Chicago Hardy Wintering and Explosive January Growth

ajh2844January 10, 2013

Need help with a Chicago Hardy Fig. Left it outside all the way until early Late November/early December here in Chicago, Illinois. All of the leaves fell off at the end of September, Early October. Continued to sit outside without leaves until I finally brought it in (it is in a container).

I've read lots of conflicting information about how to winter the fig/whether to bring it in or not, where to place it once its inside (ie, dark place versus light situation making no difference), etc. Strangely, in the past two weeks or so, it has grown extremely rapidly. I had it sitting in a hallway with no window access. It's easily doubled in height, although the leaves are long and stringy. Obviously, this new growth has no bark and I cannot just put it back outside at this point. What should I do with it? My goal is for it to produce fruit as soon as possible. I bought it as a cutting late summer so it is only one season old. Thanks for any suggestions! Picture attached.

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bonsaist(Z6/ Bethlehem, Pa)

When you brought it indoors it broke its dormancy. The leaves look very weak due to lack of strong light, your indoor growing conditions are not ideal. At this point you can't force it to go dormant again. You should have kept it in a cold storage where temperatures remain below 55� and above 25� to keep it dormant.
Try move it to an area close to a sunny window until spring slowly introduce it to outside light.


    Bookmark   January 10, 2013 at 7:32AM
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I agree with Bass, it wont go back into dormancy. I would keep in in a cool sunny spot. If it has been fertilized, I would water several times to flush out the fertilizer, then water only when it looks dry. The idea would be to promote as little growth as possible. The stem actually looks sturdy, so it might be OK. Once spring is definitely there, it will need gradual introduction to outdoors, starting in a shady spot and slowly acclimating to sun.

My 2 cents. I'm not the world expert by far!

    Bookmark   January 10, 2013 at 12:17PM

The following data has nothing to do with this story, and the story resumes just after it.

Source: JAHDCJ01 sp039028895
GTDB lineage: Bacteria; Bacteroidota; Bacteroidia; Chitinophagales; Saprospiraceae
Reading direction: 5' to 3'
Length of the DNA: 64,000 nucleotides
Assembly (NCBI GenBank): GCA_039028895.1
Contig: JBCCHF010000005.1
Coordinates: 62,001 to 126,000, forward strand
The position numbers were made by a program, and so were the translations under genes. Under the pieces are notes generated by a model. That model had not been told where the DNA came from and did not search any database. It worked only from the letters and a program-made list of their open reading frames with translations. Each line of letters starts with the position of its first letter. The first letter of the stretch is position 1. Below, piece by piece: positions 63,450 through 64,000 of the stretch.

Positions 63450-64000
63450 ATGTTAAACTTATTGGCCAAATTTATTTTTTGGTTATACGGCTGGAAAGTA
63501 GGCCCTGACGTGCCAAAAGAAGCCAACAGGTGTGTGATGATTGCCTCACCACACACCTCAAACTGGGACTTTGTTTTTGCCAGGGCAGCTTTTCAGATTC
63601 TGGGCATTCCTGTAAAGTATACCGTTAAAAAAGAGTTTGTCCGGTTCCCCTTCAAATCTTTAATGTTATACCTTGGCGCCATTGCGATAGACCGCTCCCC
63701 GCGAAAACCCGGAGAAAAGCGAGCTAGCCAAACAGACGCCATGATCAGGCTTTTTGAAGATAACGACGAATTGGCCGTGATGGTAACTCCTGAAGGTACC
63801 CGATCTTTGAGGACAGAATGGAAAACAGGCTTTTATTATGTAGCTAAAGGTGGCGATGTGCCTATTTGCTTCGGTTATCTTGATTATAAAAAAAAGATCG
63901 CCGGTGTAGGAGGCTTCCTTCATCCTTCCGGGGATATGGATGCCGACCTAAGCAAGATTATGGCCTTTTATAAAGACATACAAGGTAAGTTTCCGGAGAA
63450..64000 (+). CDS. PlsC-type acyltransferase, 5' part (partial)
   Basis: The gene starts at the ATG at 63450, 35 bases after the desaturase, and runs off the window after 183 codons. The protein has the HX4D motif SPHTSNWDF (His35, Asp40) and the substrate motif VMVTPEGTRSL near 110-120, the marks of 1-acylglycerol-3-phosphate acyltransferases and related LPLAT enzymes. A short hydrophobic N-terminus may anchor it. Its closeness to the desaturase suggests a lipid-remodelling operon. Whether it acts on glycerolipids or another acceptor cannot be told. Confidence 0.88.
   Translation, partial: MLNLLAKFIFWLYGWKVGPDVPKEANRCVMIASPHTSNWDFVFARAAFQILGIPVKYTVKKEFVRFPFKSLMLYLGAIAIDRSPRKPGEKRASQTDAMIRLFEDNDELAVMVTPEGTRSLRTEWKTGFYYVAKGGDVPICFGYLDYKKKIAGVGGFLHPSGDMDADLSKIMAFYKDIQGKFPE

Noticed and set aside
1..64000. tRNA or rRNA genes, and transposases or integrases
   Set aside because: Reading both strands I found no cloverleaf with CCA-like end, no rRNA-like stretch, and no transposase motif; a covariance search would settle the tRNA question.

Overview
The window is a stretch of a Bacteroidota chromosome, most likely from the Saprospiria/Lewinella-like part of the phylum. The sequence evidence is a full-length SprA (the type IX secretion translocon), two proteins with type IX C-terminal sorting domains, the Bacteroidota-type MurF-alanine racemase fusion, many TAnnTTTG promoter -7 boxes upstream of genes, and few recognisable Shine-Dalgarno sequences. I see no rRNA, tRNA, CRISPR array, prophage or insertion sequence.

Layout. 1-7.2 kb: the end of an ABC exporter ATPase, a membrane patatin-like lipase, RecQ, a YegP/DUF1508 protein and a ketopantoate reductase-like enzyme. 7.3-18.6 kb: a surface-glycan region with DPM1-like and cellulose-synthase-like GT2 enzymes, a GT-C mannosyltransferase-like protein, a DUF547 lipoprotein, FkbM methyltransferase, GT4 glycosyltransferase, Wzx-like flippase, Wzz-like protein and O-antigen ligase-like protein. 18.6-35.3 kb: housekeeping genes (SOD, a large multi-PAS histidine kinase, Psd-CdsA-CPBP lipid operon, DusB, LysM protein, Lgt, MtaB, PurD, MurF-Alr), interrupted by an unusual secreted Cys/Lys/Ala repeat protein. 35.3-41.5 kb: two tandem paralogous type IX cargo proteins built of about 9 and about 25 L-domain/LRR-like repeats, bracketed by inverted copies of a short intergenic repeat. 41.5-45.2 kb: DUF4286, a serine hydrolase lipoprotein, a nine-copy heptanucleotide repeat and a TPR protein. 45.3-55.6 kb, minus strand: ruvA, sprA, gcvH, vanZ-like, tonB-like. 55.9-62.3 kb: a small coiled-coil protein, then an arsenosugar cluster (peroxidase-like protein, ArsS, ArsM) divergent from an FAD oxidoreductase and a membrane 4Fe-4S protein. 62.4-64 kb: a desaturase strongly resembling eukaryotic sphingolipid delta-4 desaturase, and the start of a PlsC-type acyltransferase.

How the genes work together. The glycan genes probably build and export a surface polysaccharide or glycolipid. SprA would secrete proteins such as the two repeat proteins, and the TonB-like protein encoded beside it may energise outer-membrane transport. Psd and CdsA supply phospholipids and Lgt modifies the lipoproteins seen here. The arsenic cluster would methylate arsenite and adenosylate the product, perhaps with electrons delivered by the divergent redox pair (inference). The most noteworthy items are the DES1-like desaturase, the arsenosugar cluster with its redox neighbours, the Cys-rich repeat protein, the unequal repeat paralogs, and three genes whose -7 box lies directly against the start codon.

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Either take it near a window with sun or hang on it a strong growing light. I provide my young fig trees brought inside with a lamp each supplying 1500 lumen and they are doing great. Fig is a tropical plant needs no dormancy. We forced into dormancy because of our lousy cold winter.

    Bookmark   January 11, 2013 at 5:39PM
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You might need to support it with something like a stake or pole when it does go outside again, that main stem might not do so good with some strong winds. Putting a fan on it occasionally may help build some strength and decrease leginess.

This post was edited by cis4elk on Mon, Jan 14, 13 at 15:57

    Bookmark   January 14, 2013 at 3:54PM
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Your tree is surely growing fast,
my little Kadota sucker fig (10") is growing much
slower than yours.
Just curious, is Hardy Chicago a fast grower
to start with?

    Bookmark   January 14, 2013 at 4:39PM
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Centurion_(Verde Valley AZ Z8)

"is Hardy Chicago a fast grower
to start with?"

I have one indoors in a pot and it is a fast grower. It's in a south facing window and is becoming a big strong tree. I can't wait to plant it outside.

To ajh2844...If you do decide to put it in a south facing window for more so gradually. Full exposure to sunlight for long periods might well kill it.

I would start it out under shadecloth, an hour or two a day, and gradually increase it. It might be several weeks before it is ready for full sun...even through a window.

I have a pale looking little mulberry I am doing that with right now.

    Bookmark   January 21, 2013 at 10:48PM
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Thanks Centurion for telling me the HC is a fast
growing fig variety!

To cis4elk: "Putting a fan on it occasionally to add strength..."- interesting! Never heard of that before but
maybe one day I will try it out too!

    Bookmark   January 22, 2013 at 5:02PM
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milehighgirl(CO USDA 5B/Sunset 2B)

A fan is important as it will help increase the strength of the branches. Also, when you do put it back outside you will need to put it in the shade and VERY gradually give it more light. Ideally put it under a porch where it can only have a short time of early morning light. Even a few hours of direct sun will scorch the leaves and likely kill the plant.

    Bookmark   January 30, 2013 at 5:13PM
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Glad that I came across this post; my Chicago Hardy was dormant, also brught in in early December as I didn't think my pot or garage offered enough protection (previous attempts at unheated garage overwintering figs have failed). So it has been in the 50 degree basement, but unfortunately has also leafed out. (The callas and amaryllis have sprouted too, much earlier than they usually do)

I will bring it up and put it in a north facing window at first, if you all agree that is what I should do now. The main part of the house is never over 65 degrees; my citrus seem to like that quite a lot.


    Bookmark   February 8, 2013 at 9:34PM
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